Q. The Derby is coming up, so as we sit around handicapping the field it occurs to us to ask: Can Kentucky truly be classified as Southern?
At the risk of offending millions on both sides of the Mason-Dixon Line, which may be the larger editorial purpose of this column, the historical answer to your question is, sadly, that Kentucky probably doesn’t belong in the South. Very little in Kentucky is “like” the South—it’s not really hot enough, or wet enough, or busted-up enough, or frankly crazy enough to be truly Southern. Far too much of the state is far too well groomed and reasonable. Then there’s that unmistakable, rootless, Yankee-ish Rust Belt feel you get as you barrel up I-71 and hit the hills just south of Cincinnati. You think: This ain’t Alabama anymore. Did I just cross the Ohio River without knowing it?
But as Einstein noted in the general theory of relativity, in a universe as chaotic as ours, there is a longer, more relative answer that better approximates the truth. Kentucky is a Southern state. The peculiar math of the equation works like this: Kentucky is a bulwark, a fort at the edge of the territory, defending us from the vast, mad Coen brothers film set of Ohio, Indiana, Illinois, and the rest of the Midwest.
At the heart of Kentucky’s last-bastion-of-the-South function stand two endeavors central to the region’s identity, namely, making whiskey and breeding horses. Looking south to north on the map, these two unimpeachably Southern arts start in the limestone hill ranges of central Tennessee—around the Jack Daniel’s distillery, in Lynchburg, and the Tennessee Walking Horse arena in Shelbyville. Horses and whiskey—they run like a river until they reach full flower in the country around Lexington. This determines the posture of the state. It means that, in spirit, Kentucky faces south, toward something like home.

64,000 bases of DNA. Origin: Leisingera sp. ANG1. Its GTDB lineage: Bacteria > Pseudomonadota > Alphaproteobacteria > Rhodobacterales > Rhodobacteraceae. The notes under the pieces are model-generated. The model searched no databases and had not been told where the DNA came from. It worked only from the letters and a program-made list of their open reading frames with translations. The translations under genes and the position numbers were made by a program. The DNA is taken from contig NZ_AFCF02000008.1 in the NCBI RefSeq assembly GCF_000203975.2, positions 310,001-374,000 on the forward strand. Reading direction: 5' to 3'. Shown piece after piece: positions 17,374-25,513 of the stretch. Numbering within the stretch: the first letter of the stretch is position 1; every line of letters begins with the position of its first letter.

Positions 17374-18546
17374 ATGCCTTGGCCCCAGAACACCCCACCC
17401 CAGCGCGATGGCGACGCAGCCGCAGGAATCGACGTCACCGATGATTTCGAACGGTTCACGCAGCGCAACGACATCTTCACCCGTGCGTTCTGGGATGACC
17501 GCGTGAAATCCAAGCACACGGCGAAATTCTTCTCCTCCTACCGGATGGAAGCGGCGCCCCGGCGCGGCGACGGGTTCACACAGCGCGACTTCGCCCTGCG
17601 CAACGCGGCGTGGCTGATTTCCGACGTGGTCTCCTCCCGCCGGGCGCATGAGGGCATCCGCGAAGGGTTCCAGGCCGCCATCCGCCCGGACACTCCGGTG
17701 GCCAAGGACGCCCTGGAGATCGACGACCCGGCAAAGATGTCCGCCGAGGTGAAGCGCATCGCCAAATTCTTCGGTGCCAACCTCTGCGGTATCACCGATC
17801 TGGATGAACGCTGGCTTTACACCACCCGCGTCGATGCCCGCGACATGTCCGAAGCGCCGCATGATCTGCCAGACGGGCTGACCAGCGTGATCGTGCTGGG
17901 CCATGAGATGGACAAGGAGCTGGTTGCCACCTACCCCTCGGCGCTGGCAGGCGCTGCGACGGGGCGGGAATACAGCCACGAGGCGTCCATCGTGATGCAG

Q. Is there any sort of well-mannered way for a host to call time on a dinner party?
No. Even slight movements by a host in this direction threaten the delicate bonhomie of the assembled. Bad hosts rush themselves, and you. Under their diktat, you are not so much assembled to be assembled as you are assembled to be crossed off a list of obligations and dismissed. At a recent dinner, my hostess got up and started vacuuming during dessert. To be fair, it was a handheld, not the big thing, but the act metaphorically sucked our party souls into the little machine with whatever crumbs she was after in the corners.
That said, there’s one rule, and it’s fraught: The guest determines when the party’s over.
This is the part of the social equation in which bad guests notoriously tend to shine. Paris went over to Menelaus’s house and stole the man’s wife—a disastrous guest, especially for Achilles, Hector, Ajax, Priam, and the many Greek and Trojan battalions who met their demise resolving the fact that Paris didn’t know when to leave, or with whom.
There’s no greater gift for a host than a guest aware of his or her responsibility to enjoy the event fully, and to leave at the right time. What does that mean? A dinner party is a wind-borne vessel, its propulsion coming in the form of conversation, so that, as the wind begins to pull off by a few knots after dinner, you pick your graceful moment to plead “school night,” to compliment the chef, and to ease on down the road.
Q. Is there, ever, an excuse to mount a horse from its right side?
Okay, let’s assume that you knew there was a suitcase-size thermonuclear device being detonated by some local miscreants twenty minutes up the road from your pasture, and, further, that you knew you could save yourself and your horse by galloping him hell-bent for leather out of there. But you notice you’re on the wrong side of the horse. Begging the animal’s pardon, and God’s, for the eighth deadly sin of mounting him from the right, then yes, there is that one excuse.